Light is a major theme in the Biblical readings of the Christmas season that has shaped Christian worship for millennia. On Christmas, the Prophet Isaiah said that “the people who walked in darkness have seen a great light.”
Since He said that He is the Light of the World, Jesus’ birth is the fulfillment of these words. John’s Gospel prologue proclaimed on Christmas Day shows that in the birth at Bethlehem, God had recreated the world. “In the beginning was the Word” that “was made flesh” highlights that Jesus is the Word through by God said “let there be light” before creating the world.
The Light of the World; William Holman Hunt, 1851-56
At Bethlehem, God’s light shined in a way not seen since creation itself. The Epiphany revealed the purpose for this light.
Gifts brought from the east showed, through the gold fit for a king, that the light came to rule the world by defeating the death foreshadowed by embalming myrrh. Frankincense showed He would do this with service to God typical of a priest.
Finally, the light of God was fully clarified at Jesus’ baptism, whereby the heavens were opened and God’s voice was heard describing Christ as “my beloved Son.” These words came to characterize Christian worship for millennia.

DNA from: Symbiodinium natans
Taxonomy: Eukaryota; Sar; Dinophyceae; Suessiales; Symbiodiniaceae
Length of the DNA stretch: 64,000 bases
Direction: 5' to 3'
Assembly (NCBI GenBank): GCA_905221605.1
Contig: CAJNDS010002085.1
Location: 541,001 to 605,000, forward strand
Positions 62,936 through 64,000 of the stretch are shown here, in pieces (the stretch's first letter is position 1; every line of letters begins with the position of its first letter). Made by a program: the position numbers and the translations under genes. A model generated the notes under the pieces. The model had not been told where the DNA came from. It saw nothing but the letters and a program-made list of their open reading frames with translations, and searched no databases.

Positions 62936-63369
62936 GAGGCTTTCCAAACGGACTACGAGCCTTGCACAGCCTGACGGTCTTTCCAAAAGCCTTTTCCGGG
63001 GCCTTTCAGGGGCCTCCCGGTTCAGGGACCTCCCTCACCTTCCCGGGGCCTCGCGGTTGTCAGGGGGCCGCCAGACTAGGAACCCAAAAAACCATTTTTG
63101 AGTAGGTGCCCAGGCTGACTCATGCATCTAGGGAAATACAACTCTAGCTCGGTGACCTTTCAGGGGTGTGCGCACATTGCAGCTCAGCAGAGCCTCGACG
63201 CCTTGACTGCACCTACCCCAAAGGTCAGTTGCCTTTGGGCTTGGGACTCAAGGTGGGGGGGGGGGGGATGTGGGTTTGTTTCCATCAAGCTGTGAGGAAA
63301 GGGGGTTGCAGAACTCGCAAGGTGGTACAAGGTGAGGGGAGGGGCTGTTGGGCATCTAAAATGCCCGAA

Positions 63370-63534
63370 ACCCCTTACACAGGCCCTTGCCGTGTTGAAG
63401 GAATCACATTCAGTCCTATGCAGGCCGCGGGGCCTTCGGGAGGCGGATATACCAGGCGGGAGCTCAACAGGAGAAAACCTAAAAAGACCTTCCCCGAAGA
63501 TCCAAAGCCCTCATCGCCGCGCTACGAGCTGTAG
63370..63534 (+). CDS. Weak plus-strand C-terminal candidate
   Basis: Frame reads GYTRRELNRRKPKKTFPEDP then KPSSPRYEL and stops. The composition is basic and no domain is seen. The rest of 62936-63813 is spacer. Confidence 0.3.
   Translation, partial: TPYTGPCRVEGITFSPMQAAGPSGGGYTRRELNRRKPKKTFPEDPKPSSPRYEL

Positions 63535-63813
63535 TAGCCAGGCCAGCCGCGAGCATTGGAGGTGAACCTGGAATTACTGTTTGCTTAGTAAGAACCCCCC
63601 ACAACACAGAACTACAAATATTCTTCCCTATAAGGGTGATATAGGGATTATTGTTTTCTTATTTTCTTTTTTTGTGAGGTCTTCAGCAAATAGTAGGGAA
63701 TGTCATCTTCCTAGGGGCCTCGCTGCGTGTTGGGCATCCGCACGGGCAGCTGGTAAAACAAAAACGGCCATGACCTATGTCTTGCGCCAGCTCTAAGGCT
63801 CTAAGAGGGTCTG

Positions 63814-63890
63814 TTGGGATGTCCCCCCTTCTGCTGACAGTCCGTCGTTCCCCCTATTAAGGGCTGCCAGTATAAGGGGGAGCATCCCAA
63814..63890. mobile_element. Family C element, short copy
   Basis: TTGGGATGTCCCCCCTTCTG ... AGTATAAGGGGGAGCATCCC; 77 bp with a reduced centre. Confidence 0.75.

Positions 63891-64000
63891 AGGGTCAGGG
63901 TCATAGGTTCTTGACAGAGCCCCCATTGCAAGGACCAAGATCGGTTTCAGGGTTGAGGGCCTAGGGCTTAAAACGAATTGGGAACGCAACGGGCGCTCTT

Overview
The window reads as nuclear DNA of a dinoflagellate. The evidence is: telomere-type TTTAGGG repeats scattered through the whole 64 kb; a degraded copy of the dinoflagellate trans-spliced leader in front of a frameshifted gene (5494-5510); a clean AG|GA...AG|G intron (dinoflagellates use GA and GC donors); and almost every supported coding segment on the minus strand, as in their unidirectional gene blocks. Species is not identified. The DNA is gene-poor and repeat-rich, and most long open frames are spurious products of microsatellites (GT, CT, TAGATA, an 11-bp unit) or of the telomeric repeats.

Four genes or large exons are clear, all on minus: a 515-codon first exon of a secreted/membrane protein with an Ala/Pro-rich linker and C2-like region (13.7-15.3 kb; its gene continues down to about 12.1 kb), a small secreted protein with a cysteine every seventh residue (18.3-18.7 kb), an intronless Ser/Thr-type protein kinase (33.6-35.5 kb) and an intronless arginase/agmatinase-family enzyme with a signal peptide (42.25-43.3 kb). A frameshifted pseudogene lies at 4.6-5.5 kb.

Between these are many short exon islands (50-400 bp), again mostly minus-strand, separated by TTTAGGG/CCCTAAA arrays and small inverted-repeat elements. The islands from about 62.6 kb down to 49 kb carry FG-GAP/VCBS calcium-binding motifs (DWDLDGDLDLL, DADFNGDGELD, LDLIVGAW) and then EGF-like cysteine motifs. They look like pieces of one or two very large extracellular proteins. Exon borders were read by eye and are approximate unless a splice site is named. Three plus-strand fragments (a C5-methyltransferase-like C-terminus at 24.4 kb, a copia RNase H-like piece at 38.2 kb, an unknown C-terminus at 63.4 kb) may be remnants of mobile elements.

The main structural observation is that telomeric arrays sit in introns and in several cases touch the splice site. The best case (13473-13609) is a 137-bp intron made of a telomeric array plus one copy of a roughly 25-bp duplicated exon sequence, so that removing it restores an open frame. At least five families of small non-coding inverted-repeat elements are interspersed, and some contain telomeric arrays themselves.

Only in Psalm 2 is this expression found in the Old Testament. After David, all kings of Israel would recite these lines as they mounted the royal throne for the first time to remind them that they were God’s son sent to shepherd His people.
Later, in Psalm 110, God tells “His beloved Son” to “sit at my right hand.” Interestingly, because the temple and the royal palace both faced the light of the sun, when the king sat on his royal throne, he literally sat to the right of God’s presence in the temple.
In the Christian context, these words were applied to the self-described “Light of the World”, and so buildings designed to worship Him were literally oriented toward the sun. Much as we assume a northern posture when describing directions, ancients assumed an eastern posture so the same word existed for “right” as “south” and “left” for “north.”
Not until it was co-opted for other purposes did “orientation” mean anything except facing east. This is why priests stood at the altar for centuries facing not the wall, or with back turned to the people, but literally oriented in hopeful expectation of the Light’s return.
Initially, church facades faced the east before preference for placing the altar on the east end grew. To this day, the pope stands at the altar of St. Peter’s Basilica, not facing the people, but facing eastwardly.
In an age of self-obsession, whereby we assume the power of God to alter our very nature lest interior feelings be labeled improper, many priests have begun to face the Lord while standing at the altar once again. The more we worship according to what we believe, the better the Light of the World shines on every Year of the Lord.